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Tampa Bay Buccaneers

Game Day Spotlight: Greg Spires

DE Greg Spires has blossomed in the Buccaneers’ defensive system, which is similar to the one in which he excelled at Florida State


DE Greg Spires plays with an intense effort that often puts him in the middle of the play

The distinctive smell of Tiger Balm in the air in the Tampa Bay Buccaneers' locker room usually means one thing – Greg Spires is at his locker. And that would be just about any afternoon during the non-mandatory open media sessions; as most locker-room visitors will attest, Spires is friendly, approachable and accountable.

That is not necessarily the impression opponents get between the lines on Sunday, however. Spires has been anything but friendly to opposing quarterbacks and ballcarriers since his arrival in Tampa in 2002.

Spires arrived in Tampa as a free agent prior, heavily valued by the Bucs but with somewhat of a low league profile. He was a former third-round pick who played four previous seasons in New England and Cleveland, with seven career starts. The low profile didn't last long; anyone who watched Super Bowl XXXVII – and that, as you may be aware, is a lot of people – got a glimpse of how much Spires can affect a game. In that Super Bowl, a 48-21 Bucs domination over the Oakland Raiders, Spires recorded three tackles, one sack and two passes defensed, indirectly leading to two of the Bucs' five interceptions.

Even with sack-master Simeon Rice on the other end and first-round tackle Anthony McFarland in the middle, Spires has been an integral cog on the Bucs' defensive line. As Rod Marinelli, respected defensive line/assistant head coach, raves about the former Florida State standout, one gains some insight into what makes Spires so valuable to the Buccaneers.

"He has a lot of intangibles, a lot of the things we look for in a player," said Marinelli, who has put Spires on the starting line for al 42 games he's played as a Buccaneer. "We really liked him coming out of Florida State – he had great initial quickness, toughness, and he was just a high, high achiever, and he's played like that for us every week. Once a guy gets here, we really don't care what round he was drafted in. We just care about what he does on the field, his performance."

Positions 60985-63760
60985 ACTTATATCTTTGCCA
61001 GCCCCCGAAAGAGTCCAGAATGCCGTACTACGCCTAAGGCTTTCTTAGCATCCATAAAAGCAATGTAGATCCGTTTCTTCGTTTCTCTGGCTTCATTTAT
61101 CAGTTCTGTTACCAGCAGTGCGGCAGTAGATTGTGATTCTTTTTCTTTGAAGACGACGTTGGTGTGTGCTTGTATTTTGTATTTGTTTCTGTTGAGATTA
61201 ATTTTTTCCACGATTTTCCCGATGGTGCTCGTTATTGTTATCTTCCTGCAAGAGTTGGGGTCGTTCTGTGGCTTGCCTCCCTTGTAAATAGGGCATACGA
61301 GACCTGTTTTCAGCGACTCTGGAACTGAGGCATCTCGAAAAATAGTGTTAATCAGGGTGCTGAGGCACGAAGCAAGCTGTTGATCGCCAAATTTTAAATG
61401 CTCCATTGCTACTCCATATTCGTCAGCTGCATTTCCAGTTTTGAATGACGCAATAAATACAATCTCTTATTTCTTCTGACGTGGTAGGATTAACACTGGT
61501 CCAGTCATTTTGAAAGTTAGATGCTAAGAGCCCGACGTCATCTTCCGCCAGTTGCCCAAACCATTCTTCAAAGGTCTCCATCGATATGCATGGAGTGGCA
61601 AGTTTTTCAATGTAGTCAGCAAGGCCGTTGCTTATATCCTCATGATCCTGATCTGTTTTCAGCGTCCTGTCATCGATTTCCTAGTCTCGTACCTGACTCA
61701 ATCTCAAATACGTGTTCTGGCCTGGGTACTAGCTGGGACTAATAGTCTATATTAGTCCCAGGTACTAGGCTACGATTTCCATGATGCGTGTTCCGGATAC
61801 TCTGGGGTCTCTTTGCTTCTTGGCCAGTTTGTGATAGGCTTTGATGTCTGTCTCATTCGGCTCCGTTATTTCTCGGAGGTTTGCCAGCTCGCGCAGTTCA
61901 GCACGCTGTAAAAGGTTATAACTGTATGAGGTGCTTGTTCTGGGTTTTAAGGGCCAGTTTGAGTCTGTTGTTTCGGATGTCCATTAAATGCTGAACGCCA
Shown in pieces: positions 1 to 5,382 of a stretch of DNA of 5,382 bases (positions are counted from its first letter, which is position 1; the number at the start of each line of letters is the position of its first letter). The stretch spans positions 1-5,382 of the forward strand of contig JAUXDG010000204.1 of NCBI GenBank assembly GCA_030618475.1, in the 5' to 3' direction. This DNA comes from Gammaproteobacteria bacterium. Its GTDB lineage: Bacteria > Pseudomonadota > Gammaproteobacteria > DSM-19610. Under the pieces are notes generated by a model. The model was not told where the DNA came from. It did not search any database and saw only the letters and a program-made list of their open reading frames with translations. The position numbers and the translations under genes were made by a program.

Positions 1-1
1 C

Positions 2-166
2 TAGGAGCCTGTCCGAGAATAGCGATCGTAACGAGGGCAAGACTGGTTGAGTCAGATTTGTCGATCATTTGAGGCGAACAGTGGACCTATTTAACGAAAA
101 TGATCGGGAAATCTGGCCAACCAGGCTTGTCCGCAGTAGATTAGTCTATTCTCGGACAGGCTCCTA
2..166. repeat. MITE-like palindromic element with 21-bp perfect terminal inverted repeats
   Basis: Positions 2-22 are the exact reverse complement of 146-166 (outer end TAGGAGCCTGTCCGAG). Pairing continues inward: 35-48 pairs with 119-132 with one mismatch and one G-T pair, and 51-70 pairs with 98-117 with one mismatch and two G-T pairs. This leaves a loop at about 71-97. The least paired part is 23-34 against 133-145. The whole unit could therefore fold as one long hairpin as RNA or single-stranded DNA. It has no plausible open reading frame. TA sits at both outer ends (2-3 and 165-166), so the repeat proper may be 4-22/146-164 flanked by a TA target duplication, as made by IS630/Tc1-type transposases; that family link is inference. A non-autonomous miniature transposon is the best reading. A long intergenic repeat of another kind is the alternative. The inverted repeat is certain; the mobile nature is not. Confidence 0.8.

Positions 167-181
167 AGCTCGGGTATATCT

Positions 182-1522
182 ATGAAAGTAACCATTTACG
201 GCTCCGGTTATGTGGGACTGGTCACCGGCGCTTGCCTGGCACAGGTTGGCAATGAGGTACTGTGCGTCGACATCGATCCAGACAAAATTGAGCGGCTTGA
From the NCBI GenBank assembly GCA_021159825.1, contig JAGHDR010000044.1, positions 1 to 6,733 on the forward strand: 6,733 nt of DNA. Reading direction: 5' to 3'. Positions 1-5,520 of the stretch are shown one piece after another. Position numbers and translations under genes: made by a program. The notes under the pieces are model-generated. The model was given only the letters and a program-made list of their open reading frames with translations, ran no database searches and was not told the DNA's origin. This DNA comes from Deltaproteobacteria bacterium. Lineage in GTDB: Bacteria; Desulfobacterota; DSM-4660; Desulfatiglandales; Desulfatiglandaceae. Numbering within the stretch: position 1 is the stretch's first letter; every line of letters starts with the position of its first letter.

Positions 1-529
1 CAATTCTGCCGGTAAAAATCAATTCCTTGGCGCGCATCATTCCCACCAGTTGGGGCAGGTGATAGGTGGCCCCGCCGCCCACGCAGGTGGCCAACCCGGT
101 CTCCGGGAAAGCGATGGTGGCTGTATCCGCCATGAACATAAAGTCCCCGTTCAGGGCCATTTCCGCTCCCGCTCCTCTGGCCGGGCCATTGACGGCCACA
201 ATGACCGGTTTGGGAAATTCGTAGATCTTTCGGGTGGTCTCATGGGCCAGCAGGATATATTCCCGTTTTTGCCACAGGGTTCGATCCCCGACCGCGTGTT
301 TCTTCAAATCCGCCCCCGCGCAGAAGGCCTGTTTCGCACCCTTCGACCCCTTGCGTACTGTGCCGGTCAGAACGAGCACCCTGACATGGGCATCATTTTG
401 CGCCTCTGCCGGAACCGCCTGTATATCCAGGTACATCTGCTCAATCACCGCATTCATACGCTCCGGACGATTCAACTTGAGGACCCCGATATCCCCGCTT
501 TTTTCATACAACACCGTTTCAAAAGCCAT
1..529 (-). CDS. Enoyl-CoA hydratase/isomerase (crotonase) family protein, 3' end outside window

Likewise, Spires thoroughly enjoys playing for Marinelli. He feels that the Bucs run a scheme that maximizes his talent, which might explain why he has been so successful while playing in a Buccaneer uniform.

"Coach Kiffin's defense is very similar to the one I played in while at Florida State," said Spires. "I tell you what – the Buccaneers brought me here with the confidence that I could play this defense. It really motivates you as a player when you're wanted like that – it makes you want to play that much harder."

Spires's drive is evident in his high-energy style of play. He is tied for second on the team with 4.5 sacks, 1.5 behind Rice, but Spires's most prolific stat is his 63 tackles, an unusually high number for a defensive linemen. He is on pace for 91 stops, which would be the highest total by a Buccaneer end since Lee Roy Selmon cracked 100 twice. Tackles are hardly the glamour stat up front, but Spires is the consummate professional and he goes about his business regardless of recognition or stat lines. He simply wants to be the best pure football player he can be.

"I try – not that I'm successful all the time - to be an all around player," said Spires. "I want to be able to play both the run and pass, and even be able to drop into coverage. I try to make myself as well-rounded as possible."

Spires's all-around play will come in handy when the Buccaneers take on the Atlanta Falcons on Sunday. Quarterback Michael Vick has caused opposing defenses fits all season, and the Tampa Bay defense has its work cut out for it in stopping the electrifying signal caller.

Spires and the rest of the defensive line will shoulder much of the burden of neutralizing Vick. Fellow D-lineman Chidi Ahanotu respects the threat posed by Vick, but neither he nor Spires plans on backing down from the challenge.

"Well obviously the most unique challenge is stopping Vick," said Ahanotu. "The schemes that they run are pretty simple and straightforward, but when Vick starts improvising there's not another team as dangerous as they are. With Vick, we have our hands full."

Regardless of who their opponent may be, the Buccaneer defense makes stopping the run its top priority. Against the Falcons today, that strategy will be put to the test. Aside from the lightning-quick Vick, the backfield duo of Warrick Dunn and T.J. Duckett gives Atlanta a multi-faceted running game. Spires knows that stopping it will be a key to the game's outcome.

"Stopping the run is the most important thing we need to do," said Spires. "We need to put them in long down-and-distance situations and recognize the formations that we know Vick is susceptible in. That, along with getting off the field on third down – those will be the keys for us on Sunday."

When the game clock hits 0:00 today, No. 94 may or may not have a high number of tackles or a couple sacks. One can be fairly certain, however, that Greg Spires will be a disruptive force on the playing field.

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